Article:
I depicted this myth with the baseball from Field of Dreams. Baseball is an amazing unifying force within the history of the US. It united fans of all economic backgrounds and became America’s pastime. EMR venders should remember the lessons of the past. For a good game of ball everyone must be invited to the field, and all of us must have a role.

Patient locking away access

“Myth Three: “Just say no”

A very pervasive myth is that patients are only concerned about data privacy and are opposed to sharing of data.”-Donna Cryer

I have been continually amazed by this myth and it is presence at every level of discourse. I was so honored to present at the announcement of the final rule of Stage one Meaningful Use on July 13, 2010. I felt the HHS and the ONC was really taking patient access very seriously. But I was very saddened when I read a post by Andy Oram @praxagora called Health and Human Services finalizes meaningful use for electronic health records. In this post, Oram mentions “There's now also a meaningful use microsite at the HHS's Health IT site.”

I went to the site, and at the top of the page you can click on a large link field with a picture of a stethoscope labeled Information for Providers or you can click on a field with two faceless Caucasian avatars labeled “Information for Consumers”. On the provider side you will learn about the importance of accurate patient data, the power of CPOE and CDS and the money saved by implementation. You will see that CMS has incentives tied to implementation. You will see the ONC is available to help you. You will find out about REC’s, HIE’s and Beacon Communities. There are 22 active links on this page that will lead you to hundreds of other links that will explain the legislation and process more fully.

But if you hit that faceless link for Consumers you will see two Paragraphs. The first is a very brief overview of the power of EHR’s to improve medicine. It has one active link to a dead end pdf explaining EHR’s more in depth. The next Paragraph is about Privacy. If you hit that link it will lead you to a page entitled, “Privacy and Security.” This page contains 20 links to various white papers and Pdf’s about privacy in relation to the EHR.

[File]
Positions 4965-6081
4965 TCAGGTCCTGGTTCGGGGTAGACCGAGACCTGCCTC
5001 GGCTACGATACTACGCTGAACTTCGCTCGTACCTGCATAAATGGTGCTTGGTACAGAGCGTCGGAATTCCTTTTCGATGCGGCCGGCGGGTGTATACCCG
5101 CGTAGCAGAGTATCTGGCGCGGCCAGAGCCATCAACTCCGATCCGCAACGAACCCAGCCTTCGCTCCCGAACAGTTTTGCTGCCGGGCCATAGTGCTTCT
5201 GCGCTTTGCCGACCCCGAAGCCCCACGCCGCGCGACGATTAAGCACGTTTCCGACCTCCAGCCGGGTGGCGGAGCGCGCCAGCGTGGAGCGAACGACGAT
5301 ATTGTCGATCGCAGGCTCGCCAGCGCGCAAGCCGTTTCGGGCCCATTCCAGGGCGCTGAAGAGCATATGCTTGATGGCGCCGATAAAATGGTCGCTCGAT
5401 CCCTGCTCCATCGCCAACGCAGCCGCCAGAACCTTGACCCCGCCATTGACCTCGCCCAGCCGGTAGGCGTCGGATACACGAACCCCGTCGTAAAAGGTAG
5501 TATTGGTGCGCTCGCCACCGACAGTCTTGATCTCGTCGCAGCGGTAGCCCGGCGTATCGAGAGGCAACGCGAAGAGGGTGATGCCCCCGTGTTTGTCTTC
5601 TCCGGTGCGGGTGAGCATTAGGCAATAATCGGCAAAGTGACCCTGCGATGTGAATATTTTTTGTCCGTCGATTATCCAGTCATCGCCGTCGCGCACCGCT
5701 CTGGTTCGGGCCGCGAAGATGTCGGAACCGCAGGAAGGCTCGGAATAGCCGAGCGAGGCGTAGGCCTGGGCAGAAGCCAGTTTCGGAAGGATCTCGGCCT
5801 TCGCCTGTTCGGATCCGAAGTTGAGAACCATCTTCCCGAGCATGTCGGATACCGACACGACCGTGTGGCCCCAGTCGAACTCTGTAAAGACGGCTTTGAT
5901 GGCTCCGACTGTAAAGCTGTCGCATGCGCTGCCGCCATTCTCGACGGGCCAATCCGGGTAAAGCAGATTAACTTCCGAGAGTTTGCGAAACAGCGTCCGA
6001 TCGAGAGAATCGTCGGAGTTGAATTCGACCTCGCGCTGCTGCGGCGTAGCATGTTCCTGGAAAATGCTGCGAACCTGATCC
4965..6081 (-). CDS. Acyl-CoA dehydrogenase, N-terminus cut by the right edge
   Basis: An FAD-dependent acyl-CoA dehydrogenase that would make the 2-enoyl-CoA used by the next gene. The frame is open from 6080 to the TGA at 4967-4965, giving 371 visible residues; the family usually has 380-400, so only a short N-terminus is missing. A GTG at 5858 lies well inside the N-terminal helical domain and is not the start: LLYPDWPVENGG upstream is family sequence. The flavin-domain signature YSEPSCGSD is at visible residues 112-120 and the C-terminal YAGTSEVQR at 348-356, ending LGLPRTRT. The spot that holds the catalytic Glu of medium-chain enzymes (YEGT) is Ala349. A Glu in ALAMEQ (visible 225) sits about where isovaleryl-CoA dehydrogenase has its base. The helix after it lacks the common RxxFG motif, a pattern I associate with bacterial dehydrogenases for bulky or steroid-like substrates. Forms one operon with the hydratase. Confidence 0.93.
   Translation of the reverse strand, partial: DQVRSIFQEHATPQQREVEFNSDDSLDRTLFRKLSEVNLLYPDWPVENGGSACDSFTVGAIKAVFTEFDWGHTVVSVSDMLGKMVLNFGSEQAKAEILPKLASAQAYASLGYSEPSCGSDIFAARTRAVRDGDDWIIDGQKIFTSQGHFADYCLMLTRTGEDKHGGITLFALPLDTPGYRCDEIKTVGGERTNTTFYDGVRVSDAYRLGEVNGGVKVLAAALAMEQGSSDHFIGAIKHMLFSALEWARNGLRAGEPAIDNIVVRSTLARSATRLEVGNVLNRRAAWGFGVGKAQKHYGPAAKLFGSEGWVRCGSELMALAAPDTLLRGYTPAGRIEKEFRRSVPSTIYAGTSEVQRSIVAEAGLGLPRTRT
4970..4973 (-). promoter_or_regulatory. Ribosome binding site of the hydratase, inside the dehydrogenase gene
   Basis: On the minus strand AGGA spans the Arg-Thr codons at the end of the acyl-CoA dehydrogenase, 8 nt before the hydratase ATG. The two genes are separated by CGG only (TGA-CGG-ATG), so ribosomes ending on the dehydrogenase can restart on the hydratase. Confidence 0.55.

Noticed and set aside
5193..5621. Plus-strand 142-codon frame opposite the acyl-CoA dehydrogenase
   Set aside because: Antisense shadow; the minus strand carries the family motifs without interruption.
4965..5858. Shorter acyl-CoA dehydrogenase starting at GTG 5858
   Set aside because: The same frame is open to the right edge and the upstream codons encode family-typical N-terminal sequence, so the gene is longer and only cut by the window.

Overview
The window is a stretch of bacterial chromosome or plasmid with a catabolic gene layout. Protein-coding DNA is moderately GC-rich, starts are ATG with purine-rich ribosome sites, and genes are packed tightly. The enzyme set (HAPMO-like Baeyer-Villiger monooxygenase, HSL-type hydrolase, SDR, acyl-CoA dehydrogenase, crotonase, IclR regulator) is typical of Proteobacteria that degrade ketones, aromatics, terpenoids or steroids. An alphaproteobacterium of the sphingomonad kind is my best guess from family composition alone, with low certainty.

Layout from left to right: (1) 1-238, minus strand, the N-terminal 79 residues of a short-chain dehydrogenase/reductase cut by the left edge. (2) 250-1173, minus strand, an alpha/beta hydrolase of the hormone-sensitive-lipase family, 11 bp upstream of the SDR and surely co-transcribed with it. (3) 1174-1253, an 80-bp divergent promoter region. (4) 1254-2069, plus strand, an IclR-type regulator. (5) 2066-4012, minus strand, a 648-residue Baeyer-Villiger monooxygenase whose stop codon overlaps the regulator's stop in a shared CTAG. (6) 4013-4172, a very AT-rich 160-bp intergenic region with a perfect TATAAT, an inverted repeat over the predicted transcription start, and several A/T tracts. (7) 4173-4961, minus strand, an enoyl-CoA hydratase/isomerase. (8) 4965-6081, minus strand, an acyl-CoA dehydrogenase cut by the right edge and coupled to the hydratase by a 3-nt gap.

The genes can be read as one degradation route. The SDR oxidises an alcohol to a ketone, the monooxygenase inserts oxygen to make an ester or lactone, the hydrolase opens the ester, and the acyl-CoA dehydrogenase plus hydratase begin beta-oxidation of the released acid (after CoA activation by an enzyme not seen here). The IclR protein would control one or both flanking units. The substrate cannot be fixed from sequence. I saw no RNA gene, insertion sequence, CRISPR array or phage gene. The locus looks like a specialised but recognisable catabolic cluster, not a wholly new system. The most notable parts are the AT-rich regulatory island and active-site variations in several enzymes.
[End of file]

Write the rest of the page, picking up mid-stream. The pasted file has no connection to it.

Has comparing two links on HHS page ever made you cry? It made me cry. It made me cry to see so little was expected of patients. On those pages it seems as though we are only consumers worried about privacy and security and little else. It seemed our research paths are one way communication only and not open to discourse.

So in the painting of this myth, I depict a patient with her face contorted in pain as she tosses away the key to a lock beside her heart. She is so much more than privacy and security.
“Myth Four: “Look but don’t touch”

I applaud those institutions that have set up a patient portal or otherwise allowed patients access to view their EMR either in whole or in part. However, as any patient who has looked at their records can tell you there are often inaccuracies, gaps, or redundancies that make the record misleading or downright dangerous.” –Donna Cryer

Here, I depict this lack of data input of another form of CPOE “computerized patient order entry” in the electronic medical record, as one of those don’t touch signs. As a parent I have frequently been in shops with my children, where a concerned shop-keep has posted signs throughout warning off the children. The sign in the painting states “EMR: Visitors should look but not touch.” Here is that paternalistic statement heard by many patients that we have nothing of value to add to the EHR, but due to months of effort, lobbying and legislation we can finally see some of what is written about us. Yes, we want to read all that is written, but we want more. We want to be viewed as a valuable part of the medical team.
Myth Five: “It’s not for you”

Just as the whole notion of e-patient activism has come under fire for being the domain of only an elite segment of tech-savvy individuals, many claim that HIT does not serve low income or minority populations.

Did I mention that DCPatient Donna Cryer is not only a patient speaker, but that she is an African American Woman Patient Speaker? She stands before us all exploding the myth that HIT is only for an elite group. Within this painting a Caucasian blond woman in mink coat, blue tooth in her ear and a Gucci style handbag strides importantly away. That handbag is marked HIT. That is the image of the e-patient that many people in the EMR industry and the world of medicine think of when they talk of the HIT tech savvy, and it is very wrong. Due to tools available through mobile health, access is becoming far greater for minorities, the under-educated and the poor than ever before.

Healthcare Spending rocket

Next to this myth-busting scene, An elephant proudly balances a ball upon his trunk marked “Patients: No longer the Elephant in the Room.” An amazing stride forward had happened at this RTI event as Donna and Ann were accepted as equals to the providers speaking on the dais.

Beside the elephant is a health care spending rocket that careens into space. This was the first archetypal image to be depicted within this painting. It is the words of Senator Whithouse from Rhode Island as he said we must get in control of our health care spending. This rocket is placed on the patient side of this painting for a reason: patients are the untapped resource that can help contain costs.

the Printing press